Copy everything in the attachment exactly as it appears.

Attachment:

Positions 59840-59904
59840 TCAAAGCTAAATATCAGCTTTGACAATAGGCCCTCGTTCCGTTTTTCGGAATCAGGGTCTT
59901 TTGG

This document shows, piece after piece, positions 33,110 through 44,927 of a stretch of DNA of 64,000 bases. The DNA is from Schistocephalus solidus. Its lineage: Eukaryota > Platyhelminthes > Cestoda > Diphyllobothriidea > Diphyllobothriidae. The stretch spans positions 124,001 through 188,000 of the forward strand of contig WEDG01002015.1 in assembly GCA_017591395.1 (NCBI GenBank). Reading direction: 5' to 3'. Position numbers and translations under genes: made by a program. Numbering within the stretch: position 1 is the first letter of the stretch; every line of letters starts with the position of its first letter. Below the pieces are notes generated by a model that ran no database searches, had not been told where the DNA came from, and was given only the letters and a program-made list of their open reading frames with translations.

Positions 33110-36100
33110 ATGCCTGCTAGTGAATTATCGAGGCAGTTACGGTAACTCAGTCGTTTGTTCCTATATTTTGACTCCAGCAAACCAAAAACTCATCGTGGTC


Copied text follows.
Positions 59840-59904
59840 TCAAAGCTAAATATCAGCTTTGACAATAGGCCCTCGTTCCGTTTTTCGGAATCAGGGTCTT
59901 TTGG

This document shows, piece after piece, positions 33,110 through 44,927 of a stretch of DNA of 64,000 bases. The DNA is from Schistocephalus solidus. Its lineage: Eukaryota > Platyhelminthes > Cestoda > Diphyllobothriidea > Diphyllobothriidae. The stretch spans positions 124,001 through 188,000 of the forward strand of contig WEDG01002015.1 in assembly GCA_017591395.1 (NCBI GenBank). Reading direction: 5' to 3'. Position numbers and translations under genes: made by a program. Numbering within the stretch: position 1 is the first letter of the stretch; every line of letters starts with the position of its first letter. Below the pieces are notes generated by a model that ran no database searches, had not been told where the DNA came from, and was given only the letters and a program-made list of their open reading frames with translations.

Positions 33110-36100
33110 ATGCCTGCTAGTGAATTATCGAGGCAGTTACGGTAACTCAGTCGTTTGTTCCTATATTTTGACTCCAGCAAACCAAAAACTCATCGTGGTC